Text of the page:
Tribal Behavioral Health 101: Overview of American Indian/Alaska Native Behavioral Health
Tribal Behavioral Health 101: Overview of American Indian/Alaska Native Behavioral Health is the first in a four-course learning series.
This course will present an overview of behavioral health in the American Indian and Alaska Native (AI/AN) populations. Behavioral health is inherently multi-faceted and affected by many factors including culture, socioeconomic status, family, the built environment, and historical factors.
Academic Faculty/Staff, Federal Government Employees, State Government Employees, Local Government Employees, Non-Government Employees and Students.
- Present an overview of behavioral health in the AI/AN population, including historical background and specific issues
- Describe existent different programs and organizations that seek to address or improve behavioral health and related challenges within the AI/AN population
- Identify behavioral risk factors
- Discuss data challenges related to behavioral health in the AI/AN population and in AI/AN communities
Munim Deen, MPH CPH
As a project coordinator, Mr. Deen worked with a variety of tribal health partners throughout Oklahoma on projects related to accreditation. Additionally, he has remained an active part of the Oklahoma Public Health Training Center’s efforts to develop courses related to American Indian/Alaska Native health.
Currently, he is the main analyst for a variety of CDC-funded projects undertaken by the Oklahoma Area Tribal Epidemiology Center and the Southern Plains Tribal Health Board.
As a part of his work, he remains up to date on research and findings related to American Indian/Alaska Native health issues. He makes use of various analytical tools and techniques in his work, including geographic information systems (GIS).
He holds an MPH in epidemiology and a BS in microbiology, both from the University of Oklahoma. He is also certified in public health (CPH) by the National Board of Public Health Examiners
Amanda Janitz, PhD, MPH, BSN
Dr. Janitz is currently an Assistant Professor of Research in Epidemiology in the Department of Biostatistics and Epidemiology at the University of Oklahoma College of Public Health. She works with the Southern Plains Tribal Health Board, the Association of American Indian Physicians, and Region VI South Central Public Health Training Center.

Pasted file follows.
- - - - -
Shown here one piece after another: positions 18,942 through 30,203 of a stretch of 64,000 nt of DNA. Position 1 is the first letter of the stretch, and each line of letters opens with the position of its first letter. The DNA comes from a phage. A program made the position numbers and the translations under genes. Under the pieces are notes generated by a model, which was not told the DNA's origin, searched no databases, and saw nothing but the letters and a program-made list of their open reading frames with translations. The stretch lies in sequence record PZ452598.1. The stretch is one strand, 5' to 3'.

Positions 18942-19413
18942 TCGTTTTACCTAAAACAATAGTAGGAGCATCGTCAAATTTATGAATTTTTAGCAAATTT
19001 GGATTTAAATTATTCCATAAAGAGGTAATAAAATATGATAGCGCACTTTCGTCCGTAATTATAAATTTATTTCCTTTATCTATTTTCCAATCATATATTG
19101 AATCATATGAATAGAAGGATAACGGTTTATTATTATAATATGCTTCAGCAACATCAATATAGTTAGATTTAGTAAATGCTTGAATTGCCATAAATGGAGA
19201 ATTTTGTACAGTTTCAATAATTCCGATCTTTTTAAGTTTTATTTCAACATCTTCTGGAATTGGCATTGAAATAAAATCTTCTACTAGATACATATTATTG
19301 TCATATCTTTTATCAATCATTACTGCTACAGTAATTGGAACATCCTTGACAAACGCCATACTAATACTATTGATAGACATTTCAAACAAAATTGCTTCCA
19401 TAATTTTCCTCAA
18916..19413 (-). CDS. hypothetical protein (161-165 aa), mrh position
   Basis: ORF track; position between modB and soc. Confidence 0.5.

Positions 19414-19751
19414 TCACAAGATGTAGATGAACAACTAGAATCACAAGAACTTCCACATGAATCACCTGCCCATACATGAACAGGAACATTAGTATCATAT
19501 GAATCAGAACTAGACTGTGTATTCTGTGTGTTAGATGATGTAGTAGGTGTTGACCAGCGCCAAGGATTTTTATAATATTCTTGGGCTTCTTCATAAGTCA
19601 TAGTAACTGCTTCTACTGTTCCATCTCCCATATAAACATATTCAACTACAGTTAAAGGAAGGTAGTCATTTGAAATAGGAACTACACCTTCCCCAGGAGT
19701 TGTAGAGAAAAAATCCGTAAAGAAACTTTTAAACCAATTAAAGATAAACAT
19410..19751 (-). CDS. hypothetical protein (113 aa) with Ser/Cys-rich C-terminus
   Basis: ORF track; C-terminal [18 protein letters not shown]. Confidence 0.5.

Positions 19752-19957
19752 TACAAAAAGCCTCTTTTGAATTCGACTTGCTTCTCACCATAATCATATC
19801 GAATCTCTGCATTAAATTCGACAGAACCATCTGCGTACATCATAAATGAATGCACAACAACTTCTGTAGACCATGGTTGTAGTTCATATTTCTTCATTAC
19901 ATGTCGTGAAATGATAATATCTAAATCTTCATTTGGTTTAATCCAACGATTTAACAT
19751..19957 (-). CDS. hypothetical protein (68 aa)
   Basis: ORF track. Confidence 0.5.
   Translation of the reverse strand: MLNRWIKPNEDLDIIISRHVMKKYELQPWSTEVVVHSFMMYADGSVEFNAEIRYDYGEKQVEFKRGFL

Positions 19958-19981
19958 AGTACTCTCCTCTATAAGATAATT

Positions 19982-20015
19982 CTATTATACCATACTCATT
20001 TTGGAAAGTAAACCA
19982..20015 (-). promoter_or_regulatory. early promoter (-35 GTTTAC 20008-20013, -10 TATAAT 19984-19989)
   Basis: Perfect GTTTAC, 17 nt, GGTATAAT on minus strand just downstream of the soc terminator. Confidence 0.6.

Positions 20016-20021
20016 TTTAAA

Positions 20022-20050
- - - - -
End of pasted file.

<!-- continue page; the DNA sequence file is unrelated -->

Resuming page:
During her doctoral program, she worked with these organizations as a Graduate Research Assistant and consultant. Her dissertation research, which she completed in 2015, focused on the association between congenital anomalies and any childhood cancer and the association between air pollution and childhood acute leukemia.
Her areas of expertise include the epidemiology of childhood cancer, public health program evaluation, and epidemiologic methods. After graduating in 2006 with a Bachelor of Science in Nursing, she worked as a pediatric oncology nurse. In 2009, she completed a Master of Public Health in the University of Oklahoma College of Public Health with a focus on childhood cancer.
Upon graduation, she worked as a Research Nurse in pediatric oncology before returning to the University of Oklahoma in 2010 to complete her doctorate with a goal of contributing to cancer research in Oklahoma.
Janis Campbell, PhD
Dr. Campbell is an Associate Professor of Research at the University of Oklahoma, College of Public Health, Biostatistics and Epidemiology Department.
She also collaborates with the Oklahoma Area Tribal Epidemiology Center.
Dr. Campbell previously served as Chronic Disease surveillance coordinator for ten years and for five years as a program analyst for Maternal and Child Health Services at the Oklahoma State Department of Health. Dr. Campbell has 25 years of experience working in public health.
Amber Anderson, MPH
Ms. Anderson is a Research Epidemiologist at the University of Oklahoma College of Public Health.
A Citizen of the Cherokee Nation, she serves tribes and tribal organizations through health promotion and program evaluation initiatives.
In addition, she conducts public health research in a variety of realms to promote health and wellbeing among the American Indian/Alaska Native communities.
- 1.00 Participation/CETulane Professional and Continuing Education (PaCE) awards 1.00 hour(s) of credit for completing Tribal Behavioral Health 101: Overview of American Indian/Alaska Native Behavioral Health
Links to External Websites
Links to websites outside this course will open in a new window or tab. Some browsers may minimize the course window. If this occurs, maximize the course window to return to the course.
Adobe Acrobat Reader (for desktops and laptops)
Adobe Acrobat Reader is required to access some documents in this course. If you need to download a free copy of Acrobat Reader, click here.
Internet Connection Speed
A minimum download speed of 1.5 Mbps is recommended for an optimal experience, which is commonly the speed associated with a basic DSL or a cellular/satellite connection. A faster connection, such as cable or fiber service, with further enhance your online experience. A Wi-Fi connection is generally acceptable, but it is dependent upon one of the two services mentioned above. You can check your internet connection speed at http://www.speedtest.net/.